People don’t die from the plague anymore, and rarely die in war, Catholics don’t get buried in ditches and people who complete suicide aren’t buried at cross-roads with a stake through the heart. We don’t hang criminals either.

Which is nice.

This book covers the various ways people died, how they acted on the deathbed, funerals, unusual burials and how people remembered the dead. It has some interesting photographs and extracts from primary documents, to illustrate the descriptions.

I found the writing easy to read. I read a large chunk in one sitting and then had to finish the last chapter some weeks later due to other commitments. I could pick up the thread fairly easily and get back right into the book.

If you want to read a different perspective on the turbulent years of the 17th century, and you’re interested in death, I recommend this book.

For my friend Nicky: There are some good tips on ancient gravestones you could follow up for photographing.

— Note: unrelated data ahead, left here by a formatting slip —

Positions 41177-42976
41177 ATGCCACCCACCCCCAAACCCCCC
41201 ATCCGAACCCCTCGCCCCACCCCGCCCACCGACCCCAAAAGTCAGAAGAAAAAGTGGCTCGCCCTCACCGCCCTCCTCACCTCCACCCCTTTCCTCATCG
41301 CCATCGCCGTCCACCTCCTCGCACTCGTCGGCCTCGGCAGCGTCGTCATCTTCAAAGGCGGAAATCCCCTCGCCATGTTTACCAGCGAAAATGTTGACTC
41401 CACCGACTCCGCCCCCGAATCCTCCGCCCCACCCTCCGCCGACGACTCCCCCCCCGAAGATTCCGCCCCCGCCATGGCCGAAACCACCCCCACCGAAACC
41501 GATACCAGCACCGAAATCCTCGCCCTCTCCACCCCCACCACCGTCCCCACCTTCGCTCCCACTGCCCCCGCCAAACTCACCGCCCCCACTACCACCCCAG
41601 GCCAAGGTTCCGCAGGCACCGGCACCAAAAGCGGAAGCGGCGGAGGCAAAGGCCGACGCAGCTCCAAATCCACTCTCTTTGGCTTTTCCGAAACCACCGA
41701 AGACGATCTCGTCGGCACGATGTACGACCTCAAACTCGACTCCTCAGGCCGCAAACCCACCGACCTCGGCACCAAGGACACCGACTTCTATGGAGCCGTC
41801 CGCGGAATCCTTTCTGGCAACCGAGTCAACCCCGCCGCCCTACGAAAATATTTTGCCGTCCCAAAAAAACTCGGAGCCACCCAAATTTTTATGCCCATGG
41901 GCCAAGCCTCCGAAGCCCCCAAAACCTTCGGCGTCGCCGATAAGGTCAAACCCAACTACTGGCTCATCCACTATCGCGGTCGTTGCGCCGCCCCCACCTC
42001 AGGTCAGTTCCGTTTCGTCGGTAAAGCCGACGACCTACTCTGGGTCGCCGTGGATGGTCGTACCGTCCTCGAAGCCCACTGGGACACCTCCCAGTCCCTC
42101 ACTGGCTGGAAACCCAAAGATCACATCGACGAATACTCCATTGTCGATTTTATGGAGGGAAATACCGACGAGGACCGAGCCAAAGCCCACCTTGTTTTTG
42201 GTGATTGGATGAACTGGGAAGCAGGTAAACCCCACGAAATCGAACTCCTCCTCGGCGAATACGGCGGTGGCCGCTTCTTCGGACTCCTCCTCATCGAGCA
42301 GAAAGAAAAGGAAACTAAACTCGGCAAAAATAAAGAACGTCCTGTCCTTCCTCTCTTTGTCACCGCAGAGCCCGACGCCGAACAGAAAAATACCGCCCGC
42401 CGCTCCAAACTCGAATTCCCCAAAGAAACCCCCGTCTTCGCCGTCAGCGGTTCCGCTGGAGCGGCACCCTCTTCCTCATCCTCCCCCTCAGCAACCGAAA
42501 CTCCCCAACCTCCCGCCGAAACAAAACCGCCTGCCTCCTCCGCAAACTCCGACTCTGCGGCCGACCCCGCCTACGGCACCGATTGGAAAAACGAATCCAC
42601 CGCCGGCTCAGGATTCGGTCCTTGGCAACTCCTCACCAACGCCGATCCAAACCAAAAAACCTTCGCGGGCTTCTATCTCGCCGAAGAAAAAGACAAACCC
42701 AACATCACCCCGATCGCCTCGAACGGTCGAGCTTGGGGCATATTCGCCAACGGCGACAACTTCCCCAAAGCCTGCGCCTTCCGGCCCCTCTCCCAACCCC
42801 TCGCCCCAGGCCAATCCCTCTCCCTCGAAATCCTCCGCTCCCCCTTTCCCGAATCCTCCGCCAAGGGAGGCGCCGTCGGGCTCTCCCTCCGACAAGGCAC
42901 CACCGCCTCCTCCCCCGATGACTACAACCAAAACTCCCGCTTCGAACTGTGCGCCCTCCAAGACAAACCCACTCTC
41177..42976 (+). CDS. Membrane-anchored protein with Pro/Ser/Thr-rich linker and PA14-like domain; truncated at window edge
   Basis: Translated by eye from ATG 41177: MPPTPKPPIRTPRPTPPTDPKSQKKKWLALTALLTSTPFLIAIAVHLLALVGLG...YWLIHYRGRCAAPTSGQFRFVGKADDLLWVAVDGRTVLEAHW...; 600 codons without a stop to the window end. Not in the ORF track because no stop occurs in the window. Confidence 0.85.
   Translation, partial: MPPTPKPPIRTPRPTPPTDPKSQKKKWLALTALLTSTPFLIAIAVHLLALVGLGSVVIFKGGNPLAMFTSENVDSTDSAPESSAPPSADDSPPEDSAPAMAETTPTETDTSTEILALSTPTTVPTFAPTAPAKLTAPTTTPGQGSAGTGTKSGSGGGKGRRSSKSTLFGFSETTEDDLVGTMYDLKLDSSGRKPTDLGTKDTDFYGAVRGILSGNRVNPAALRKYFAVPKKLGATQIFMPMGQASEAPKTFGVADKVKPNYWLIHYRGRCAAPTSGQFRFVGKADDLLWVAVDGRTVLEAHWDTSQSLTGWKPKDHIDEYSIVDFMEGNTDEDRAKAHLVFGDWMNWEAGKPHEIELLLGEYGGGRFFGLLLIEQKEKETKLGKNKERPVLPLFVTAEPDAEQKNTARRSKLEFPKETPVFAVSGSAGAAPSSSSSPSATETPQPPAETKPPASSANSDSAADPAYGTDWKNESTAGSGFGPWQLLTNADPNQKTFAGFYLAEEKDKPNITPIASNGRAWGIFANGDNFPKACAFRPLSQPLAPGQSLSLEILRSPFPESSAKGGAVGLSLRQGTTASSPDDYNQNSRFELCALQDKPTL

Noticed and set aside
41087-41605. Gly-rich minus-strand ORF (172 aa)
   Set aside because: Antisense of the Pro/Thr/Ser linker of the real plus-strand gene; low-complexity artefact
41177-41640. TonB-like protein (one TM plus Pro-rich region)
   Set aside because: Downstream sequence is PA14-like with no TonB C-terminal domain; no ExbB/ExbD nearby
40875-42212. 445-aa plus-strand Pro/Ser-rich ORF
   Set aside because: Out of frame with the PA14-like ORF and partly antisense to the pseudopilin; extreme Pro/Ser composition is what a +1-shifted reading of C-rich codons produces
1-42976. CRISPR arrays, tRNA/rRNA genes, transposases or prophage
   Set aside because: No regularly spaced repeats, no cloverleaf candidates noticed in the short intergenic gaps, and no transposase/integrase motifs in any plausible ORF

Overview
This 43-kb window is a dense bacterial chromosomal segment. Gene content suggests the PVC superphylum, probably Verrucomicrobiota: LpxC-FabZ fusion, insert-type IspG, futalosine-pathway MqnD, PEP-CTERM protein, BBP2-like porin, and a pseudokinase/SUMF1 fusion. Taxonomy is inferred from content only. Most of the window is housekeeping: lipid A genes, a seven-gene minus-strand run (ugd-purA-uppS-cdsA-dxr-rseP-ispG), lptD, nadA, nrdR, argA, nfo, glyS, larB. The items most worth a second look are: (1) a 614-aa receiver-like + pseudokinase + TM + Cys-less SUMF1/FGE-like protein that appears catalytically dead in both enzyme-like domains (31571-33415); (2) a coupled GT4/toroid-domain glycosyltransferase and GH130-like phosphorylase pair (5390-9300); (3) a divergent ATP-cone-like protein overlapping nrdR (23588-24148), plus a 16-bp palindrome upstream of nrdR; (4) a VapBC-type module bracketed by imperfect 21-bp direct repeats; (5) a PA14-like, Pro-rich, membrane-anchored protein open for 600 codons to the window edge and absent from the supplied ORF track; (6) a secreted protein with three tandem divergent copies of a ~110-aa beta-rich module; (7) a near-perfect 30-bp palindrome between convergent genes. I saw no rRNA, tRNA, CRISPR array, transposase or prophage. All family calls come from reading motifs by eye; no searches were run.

Non-Fiction TBR Pile Review: The Dark Fantastic – Race and the imagination from Harry Potter to The Hunger Games

42129087
Hardcover, 240 pages
Published May 21st 2019 by
New York University Press
ISBN:1479800651 (ISBN13: 9781479800650)

Reveals the diversity crisis in children’s and young adult media as not only a lack of representation, but a lack of imagination

Stories provide portals into other worlds, both real and imagined. The promise of escape draws people from all backgrounds to speculative fiction, but when people of color seek passageways into the fantastic, the doors are often barred. This problem lies not only with children’s publishing, but also with the television and film executives tasked with adapting these stories into a visual world. When characters of color do appear, they are often marginalized or subjected to violence, reinforcing for audiences that not all lives matter.